…Salas decided to go undercover with his hidden cameras after the bombings that killed 191 people on Madrid commuter trains on 11 March 2004. He had been as stunned as other Spaniards by the blasts, despite the country’s experience of Basque terrorist group Eta. “I wanted to know what goes through the mind of a person who is capable of killing for an ideology.”
Salas’s previous undercover investigations – as a skinhead supporter of Real Madrid football club, and in the world of prostitute-trafficking – had taken him to the heart of some of the most violent groups in Spain. “My aim was to understand terrorism in the same way that I came to understand skinheads or prostitute-traffickers.”
…Salas picked the Venezuela of President Hugo Chávez as his base. “I had been told Venezuela was a mecca of international terrorism,” he says. “The Farc group from Colombia was there, as were people from Eta.” Numerous other small revolutionary groups had also set up under Chávez’s benevolent gaze. There, in what the New Yorker journalist Jon Lee Anderson calls “the parallel reality that is the Bolivarian Republic of Venezuela today”, Salas established himself as yet another niche radical – flying the flag for Palestine and running a local branch of Hezbollah. More importantly, he got close to the family of Ilich Ramírez Sánchez – Carlos the Jackal.
…By tracking the Arabic news channel al-Jazeera, Venezuelan TV and the internet for mentions of The Jackal, Salas discovered that Chávez himself was one of his biggest fans. “For him, Carlos is not a terrorist but a revolutionary – a model internationalist, like Che Guevara. Just as Che went to fight for other peoples, so Ilich went to fight for the Palestinians. Whenever Chávez mentioned The Jackal, I would record it and send it to him, which he loved.”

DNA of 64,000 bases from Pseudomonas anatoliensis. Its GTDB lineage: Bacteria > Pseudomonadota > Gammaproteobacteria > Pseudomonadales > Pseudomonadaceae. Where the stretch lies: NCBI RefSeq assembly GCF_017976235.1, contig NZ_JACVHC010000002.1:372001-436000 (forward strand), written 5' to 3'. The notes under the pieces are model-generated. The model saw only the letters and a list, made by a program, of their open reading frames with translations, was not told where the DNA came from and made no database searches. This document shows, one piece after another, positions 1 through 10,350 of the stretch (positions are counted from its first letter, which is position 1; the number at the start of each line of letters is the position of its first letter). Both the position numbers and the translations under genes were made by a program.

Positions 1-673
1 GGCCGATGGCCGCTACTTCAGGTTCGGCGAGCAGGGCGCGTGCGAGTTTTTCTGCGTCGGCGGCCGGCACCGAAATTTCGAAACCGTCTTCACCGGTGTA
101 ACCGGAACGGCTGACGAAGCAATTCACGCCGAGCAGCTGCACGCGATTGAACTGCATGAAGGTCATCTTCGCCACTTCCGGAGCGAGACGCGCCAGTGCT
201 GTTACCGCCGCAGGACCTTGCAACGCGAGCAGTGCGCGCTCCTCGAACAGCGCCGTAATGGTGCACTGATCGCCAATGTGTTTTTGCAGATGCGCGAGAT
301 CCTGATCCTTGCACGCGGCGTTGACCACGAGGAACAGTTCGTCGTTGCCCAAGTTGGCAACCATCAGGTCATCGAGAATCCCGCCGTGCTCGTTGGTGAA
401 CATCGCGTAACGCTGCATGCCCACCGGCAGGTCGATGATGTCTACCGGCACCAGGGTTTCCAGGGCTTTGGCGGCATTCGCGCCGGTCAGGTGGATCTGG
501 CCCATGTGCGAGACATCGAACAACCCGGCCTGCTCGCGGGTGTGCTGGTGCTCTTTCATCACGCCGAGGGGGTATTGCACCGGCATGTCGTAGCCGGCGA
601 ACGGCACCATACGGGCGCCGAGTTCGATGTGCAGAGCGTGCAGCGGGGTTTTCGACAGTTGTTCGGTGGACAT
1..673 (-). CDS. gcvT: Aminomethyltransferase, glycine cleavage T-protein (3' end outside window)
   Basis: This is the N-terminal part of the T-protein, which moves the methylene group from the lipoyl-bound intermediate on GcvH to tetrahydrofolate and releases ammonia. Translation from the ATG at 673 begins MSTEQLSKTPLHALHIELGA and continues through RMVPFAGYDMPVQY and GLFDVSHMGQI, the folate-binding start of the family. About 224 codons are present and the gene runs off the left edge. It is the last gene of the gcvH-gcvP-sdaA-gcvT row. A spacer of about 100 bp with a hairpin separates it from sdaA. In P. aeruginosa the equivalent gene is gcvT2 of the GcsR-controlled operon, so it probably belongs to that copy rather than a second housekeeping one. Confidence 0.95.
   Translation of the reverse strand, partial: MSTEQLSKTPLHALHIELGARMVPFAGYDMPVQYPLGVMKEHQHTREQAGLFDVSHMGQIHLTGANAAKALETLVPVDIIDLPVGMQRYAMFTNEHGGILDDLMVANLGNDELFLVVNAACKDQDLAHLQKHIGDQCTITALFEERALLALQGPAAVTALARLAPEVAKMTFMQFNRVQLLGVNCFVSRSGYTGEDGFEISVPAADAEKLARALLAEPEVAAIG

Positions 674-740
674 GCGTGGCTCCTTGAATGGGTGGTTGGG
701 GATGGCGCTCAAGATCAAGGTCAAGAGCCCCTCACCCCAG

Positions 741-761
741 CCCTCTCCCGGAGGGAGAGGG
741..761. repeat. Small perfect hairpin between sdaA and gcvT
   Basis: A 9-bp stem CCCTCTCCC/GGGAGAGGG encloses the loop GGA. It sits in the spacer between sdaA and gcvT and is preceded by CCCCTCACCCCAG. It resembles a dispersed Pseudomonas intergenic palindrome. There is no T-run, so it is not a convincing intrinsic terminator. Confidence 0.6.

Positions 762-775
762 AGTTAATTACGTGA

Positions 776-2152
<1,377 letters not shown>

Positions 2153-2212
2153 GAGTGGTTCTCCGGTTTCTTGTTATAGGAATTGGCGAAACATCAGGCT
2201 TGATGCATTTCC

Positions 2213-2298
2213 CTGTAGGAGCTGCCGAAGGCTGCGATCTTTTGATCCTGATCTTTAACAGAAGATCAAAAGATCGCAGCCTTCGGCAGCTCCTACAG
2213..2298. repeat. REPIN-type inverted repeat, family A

Not that Salas agrees with Chávez’s view of The Jackal. “He is considered responsible for 82 killings; I don’t call that being a revolutionary. I call him a terrorist.” – though he would probably not, he admits, use the term to his face. “It helps that he is in jail.”
…In Venezuela’s fringe community of political extremists, he bumped into people from Eta, the Túpac Amaru (a group of armed Venezuelan radicals who support Chávez), and other groups. Repeated requests for hands-on training eventually saw him invited to a camp in Venezuela, where he learned to handle pistols, rifles and machine guns, including a Kalashnikov AK-103, an Uzi sub-machine gun, the American M4 carbine and a Belgian-designed FN FAL. He also practised with a sniper’s telescopic sight and received explosives training. “I learned all that a jihadist might need to take his message of terror to a city in Europe or the United States,” Salas says. “There was nothing glamorous about it. It was just a question of learning to kill better.”
His instructors included a Venezuelan army colonel, though Salas insists the camp was not run by the Chávez regime. “It just so happened that my instructors, as well as being supporters of revolutionary causes, were Venezuelan army officers.”
…So what conclusions does Salas draw from rubbing shoulders with international terror? His answer is coloured by the fact that half a dozen people he met during his investigation have since died – often violently. “I don’t justify violence, but I can understand it. I never found any glamour or sophistication in that world, nor anyone especially intelligent – except for The Jackal. Terrorists really have only two ends – they either die or go to jail. You have to be a bit stupid to do that.”